Fewkes published several books on the pottery at Hopi, especially Sikyatki wares. These publications have since been reprinted from the original Bureau of American Ethnology series (see bibliography). In these he uses Hopi and his own folk classifications of the iconography to interpret the meaning of the designs.
Adams, E. Charles, ed.
1996 River of Change : Prehistory of the Middle Little Colorado River Valley, Arizona. Tucson : Arizona State Museum, the University of Arizona Press
Allen, Laura Graves
1984 Contemporary Hopi Pottery. Flagstaff: Museum of Northern Arizona.
Ashton, Robert Jr.
1976 Nampeyo and Lesou. American Indian Art Magazine 1, no. 3:24-33.
Bartlett, Katherine, and Francis H. Harlow
1978 An Introduction to Hopi Pottery. Flagstaff: Museum of Northern Arizona Press.
Blair, Mary Ellen and Laurence
1999 The Legacy of a Master Potter: Nampeyo and her Descendants. Tucson: Treasure Chest Books.
Bunzel, Ruth L.
1972 The Pueblo Potter: A Study of Creative Imagination in Primitive Art. 1929 Reprint. New York: Dover Publications.
Collins, John E.
1974 Nampeyo, Hopi Pottery: Her Artistry and Legacy. Fullerton, CA: Muckenthaler Cultural Center.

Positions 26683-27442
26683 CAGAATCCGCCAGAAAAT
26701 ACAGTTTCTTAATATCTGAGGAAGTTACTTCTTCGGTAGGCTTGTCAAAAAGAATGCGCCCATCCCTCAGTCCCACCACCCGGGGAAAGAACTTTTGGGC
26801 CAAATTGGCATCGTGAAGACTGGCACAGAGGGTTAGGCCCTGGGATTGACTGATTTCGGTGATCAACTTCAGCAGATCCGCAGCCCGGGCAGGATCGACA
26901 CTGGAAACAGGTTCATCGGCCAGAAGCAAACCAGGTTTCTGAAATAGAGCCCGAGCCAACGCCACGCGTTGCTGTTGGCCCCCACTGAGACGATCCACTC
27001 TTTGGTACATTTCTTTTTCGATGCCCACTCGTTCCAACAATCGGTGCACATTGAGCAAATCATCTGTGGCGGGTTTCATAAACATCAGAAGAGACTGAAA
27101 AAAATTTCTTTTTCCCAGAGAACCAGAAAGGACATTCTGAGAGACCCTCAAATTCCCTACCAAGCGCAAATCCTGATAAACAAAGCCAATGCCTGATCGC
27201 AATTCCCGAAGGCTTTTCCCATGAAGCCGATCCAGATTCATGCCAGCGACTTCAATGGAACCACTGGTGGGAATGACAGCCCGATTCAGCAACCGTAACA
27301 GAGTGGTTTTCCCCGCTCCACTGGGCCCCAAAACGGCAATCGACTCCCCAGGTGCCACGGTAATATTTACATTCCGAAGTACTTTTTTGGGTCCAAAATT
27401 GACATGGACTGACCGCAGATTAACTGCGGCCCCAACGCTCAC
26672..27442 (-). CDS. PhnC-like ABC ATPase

Colton, Harold S., and Mary-Russell Farrell Colton
1943 An Appreciation of the Art of Nampeyo and her Influence on Hopi Pottery. Plateau 15, no. 1:44-45.
1994 Fourteen Families in Pueblo Pottery. Albuquerque: University of New Mexico Press.
1966 Hano, a Tewa Community in Arizona. New York: Holt, Rinehart and Winston.
Fewkes, Jesse Walter
1896 Preliminary account of an expedition to the cliff villages of the red rock country and the Tusayan ruins of Sikyatki and Awatobi, Arizona in 1895. In Sixteenth Annual Report of the Bureau of American Ethnology to the Smithsonian Institution for 1895. Washington, DC: U.S. Government Printing Office.
1919 Designs on prehistoric Hopi pottery. In 33rd Annual Report of the Bureau of American Ethnology to the Smithsonian Institution for 1897, 1898. Washington, DC. U.S. Government Printing Office.
Hays, Kelly Ann and Diane Dittemore
1990 Seven centuries of Hopi Pottery. American Indian Art Magazine 15, no. 3:56-65.
1988 Nampeyo and her Pottery. Albuquerque: University of New Mexico Press.
1994 Hopi Pottery Symbols. Boulder, CO : Johnson Books
Stanislawski, Michael Barr
1979 Hopi-Tewa. In Handbook of North American Indians, vol. 9. Washington, DC: Smithsonian Institution.
Stanislawski, Michael Barr, Ann Hitchcock, and Barbara B. Stanislawski
1976 Identification marks on Hopi and Hopi-Tewa pottery. Plateau 48, nos. 3-4:47-65.
1999 Fewkes and Nampeyo: clarifying a myth-understanding. In Native American Art in the Twentieth Century: Makers, Meanings, Histories, W. Jackson Rushing III, editor. London and New York: Routledge Press, pp. 7-19.
Wade, Edwin L., and Lea S. McChesney
1980 America’s Great Lost Expedition: The Thomas Keam Collection of Hopi Pottery from the Second Hemenway Expedition, 1890-1894. Phoenix: The Heard Museum.
Wyckoff, Lydia L.
1990 Designs and Factions. Albuquerque: University of New Mexico Press.